Functional and Neurochemical Brain Changes in First-episode Bipolar Mania
This study is ongoing, but not recruiting participants.
Information provided by (Responsible Party):
Stephen Strakowski, University of Cincinnati
First received: January 23, 2008
Last updated: January 13, 2014
Last verified: January 2014
The purpose of this study is to use magnetic resonance imaging (MRI) to examine brain structure, function and chemistry in people with bipolar disorder who are being treated with either quetiapine or lithium. Both of these medicines are FDA-approved to treat mania in adults and lithium is also FDA approved in children; quetiapine is commonly used in children with mania, but is not FDA approved for this indication in this age group.
||Observational Model: Cohort
Time Perspective: Prospective
||Functional and Neurochemical Brain Changes in First-episode Bipolar Mania Following Successful Treatment With Lithium or Quetiapine
Primary Outcome Measures:
- The purpose of this study is to use magnetic resonance imaging (MRI) to examine brain structure, function and chemistry in people with bipolar disorder who are being treated with either quetiapine or lithium. [ Time Frame: 8 weeks ] [ Designated as safety issue: No ]
| Estimated Enrollment:
| Study Start Date:
| Estimated Study Completion Date:
| Estimated Primary Completion Date:
||July 2014 (Final data collection date for primary outcome measure)
Study subjects receiving lithium
standard clinical care
Study subjects receiving quetiapine
standard clinical care
|Ages Eligible for Study:
||12 Years to 35 Years
|Genders Eligible for Study:
|Accepts Healthy Volunteers:
You are being asked to take part in this research study because you have been diagnosed with bipolar disorder and are currently experiencing mania. Mania is identified by periods of extreme elation or irritability, excessive energy, racing thoughts, difficulty sleeping, poor judgment and/or reckless behavior. Bipolar disorder is an illness in which people experience mania as well as mood swings into depression. To participate in this study you must be at least 12 years old and no older than 35.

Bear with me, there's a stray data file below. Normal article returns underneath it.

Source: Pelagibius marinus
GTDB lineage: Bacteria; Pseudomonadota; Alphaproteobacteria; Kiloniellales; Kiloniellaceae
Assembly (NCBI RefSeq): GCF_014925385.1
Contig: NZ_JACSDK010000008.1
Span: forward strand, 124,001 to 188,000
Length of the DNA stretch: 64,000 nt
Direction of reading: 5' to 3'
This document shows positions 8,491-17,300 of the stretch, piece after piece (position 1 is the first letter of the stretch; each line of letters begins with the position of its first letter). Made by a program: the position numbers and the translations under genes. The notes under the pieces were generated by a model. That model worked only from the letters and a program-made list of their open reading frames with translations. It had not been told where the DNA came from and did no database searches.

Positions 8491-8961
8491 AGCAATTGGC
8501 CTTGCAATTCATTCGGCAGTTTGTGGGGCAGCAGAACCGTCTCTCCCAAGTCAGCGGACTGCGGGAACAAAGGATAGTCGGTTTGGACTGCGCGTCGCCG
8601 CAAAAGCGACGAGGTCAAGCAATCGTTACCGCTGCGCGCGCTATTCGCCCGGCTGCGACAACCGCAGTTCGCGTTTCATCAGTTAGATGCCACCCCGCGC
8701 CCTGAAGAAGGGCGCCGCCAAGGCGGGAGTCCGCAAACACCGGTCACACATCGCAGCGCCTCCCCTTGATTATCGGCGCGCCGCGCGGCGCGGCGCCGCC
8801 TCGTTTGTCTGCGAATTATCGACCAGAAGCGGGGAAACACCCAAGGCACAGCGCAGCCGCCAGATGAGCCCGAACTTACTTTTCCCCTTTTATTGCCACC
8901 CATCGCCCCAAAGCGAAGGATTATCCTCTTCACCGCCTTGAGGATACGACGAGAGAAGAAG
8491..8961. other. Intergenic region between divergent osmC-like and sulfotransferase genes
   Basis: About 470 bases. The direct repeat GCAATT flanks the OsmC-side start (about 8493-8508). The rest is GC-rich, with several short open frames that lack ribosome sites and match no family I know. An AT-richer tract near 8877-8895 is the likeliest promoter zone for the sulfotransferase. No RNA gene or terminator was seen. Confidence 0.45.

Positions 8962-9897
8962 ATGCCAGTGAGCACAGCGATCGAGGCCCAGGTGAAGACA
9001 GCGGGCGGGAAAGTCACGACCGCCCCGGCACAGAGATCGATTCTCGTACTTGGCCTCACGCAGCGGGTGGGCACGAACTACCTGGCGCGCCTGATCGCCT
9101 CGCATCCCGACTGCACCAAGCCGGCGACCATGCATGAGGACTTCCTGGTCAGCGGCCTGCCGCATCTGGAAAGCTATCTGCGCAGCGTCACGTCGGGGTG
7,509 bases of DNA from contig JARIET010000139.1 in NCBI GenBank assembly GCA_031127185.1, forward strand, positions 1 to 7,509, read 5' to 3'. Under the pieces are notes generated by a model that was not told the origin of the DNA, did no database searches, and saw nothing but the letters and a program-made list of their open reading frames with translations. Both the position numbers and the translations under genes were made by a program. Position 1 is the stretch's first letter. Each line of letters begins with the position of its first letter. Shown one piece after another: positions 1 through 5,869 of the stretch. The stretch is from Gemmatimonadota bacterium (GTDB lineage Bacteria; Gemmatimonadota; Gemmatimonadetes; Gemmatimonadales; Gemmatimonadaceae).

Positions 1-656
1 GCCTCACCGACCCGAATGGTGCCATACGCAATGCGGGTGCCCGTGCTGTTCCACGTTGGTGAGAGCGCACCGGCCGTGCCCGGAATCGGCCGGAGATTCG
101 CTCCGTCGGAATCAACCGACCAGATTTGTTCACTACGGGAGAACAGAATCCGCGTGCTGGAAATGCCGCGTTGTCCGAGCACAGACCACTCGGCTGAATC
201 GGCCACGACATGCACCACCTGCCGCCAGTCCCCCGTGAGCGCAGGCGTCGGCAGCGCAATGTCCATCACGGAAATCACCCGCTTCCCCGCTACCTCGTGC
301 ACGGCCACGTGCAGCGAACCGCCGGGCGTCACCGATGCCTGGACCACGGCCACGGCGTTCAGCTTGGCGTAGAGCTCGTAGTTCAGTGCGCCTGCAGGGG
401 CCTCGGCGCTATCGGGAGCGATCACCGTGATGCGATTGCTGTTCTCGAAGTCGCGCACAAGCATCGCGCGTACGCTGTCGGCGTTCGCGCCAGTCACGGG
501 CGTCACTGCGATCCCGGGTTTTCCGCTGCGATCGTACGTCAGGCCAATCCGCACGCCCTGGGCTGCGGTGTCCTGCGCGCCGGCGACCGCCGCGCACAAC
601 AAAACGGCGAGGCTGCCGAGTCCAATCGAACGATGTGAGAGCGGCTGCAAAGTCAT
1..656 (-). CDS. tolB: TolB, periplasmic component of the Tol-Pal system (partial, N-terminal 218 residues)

Inclusion Criteria - First-episode manic bipolar patients (N=100; 15-20 patients/year):
- Patients meet DSM-IV criteria for type I bipolar disorder, manic or mixed.
- Patients have an index Young Mania Rating Scale (YMRS)70 total score >20.
- Patients have <3 months of lifetime anti-manic or anti-depressant medication exposure, including no active psychotropic medication in the one weeks prior to the index admission. Importantly, patients will NOT be taken off medications for this study; this criterion is to exclude subjects receiving active treatment at the time of admission to support the 'first-episode' criterion.
- Patients have no more than two prior episodes of major depression.
- Patients are between 12 and 35 years old; subjects < 18 yrs old have a Tanner greater than or equal to 4
Exclusion criteria: All subjects will be excluded from participation for the following reasons.
- Any chemical use disorder within 3 months.
- Any medical or neurological disorder that could influence fMRI and MRS results.
- A history of mental retardation or an estimated IQ total score <85.
- An MRI scan is contraindicated in the subject.
- The patient cannot attend follow-up visits.
- A positive urine pregnancy test (in women).
Please refer to this study by its ClinicalTrials.gov identifier: NCT00609193
|University of Cincinnati
|Cincinnati, Ohio, United States, 45267-0559 |
University of Cincinnati
||Stephen M Strakowski, MD
||University of Cincinnati
No publications provided
||Stephen Strakowski, Academic Director of Medicine, University of Cincinnati
History of Changes
|Other Study ID Numbers:
||BITREC - Project I
|Study First Received:
||January 23, 2008
||January 13, 2014
||United States: Institutional Review Board
Additional relevant MeSH terms:
ClinicalTrials.gov processed this record on March 06, 2014
Affective Disorders, Psychotic
Central Nervous System Depressants
Physiological Effects of Drugs
Central Nervous System Agents
Molecular Mechanisms of Pharmacological Action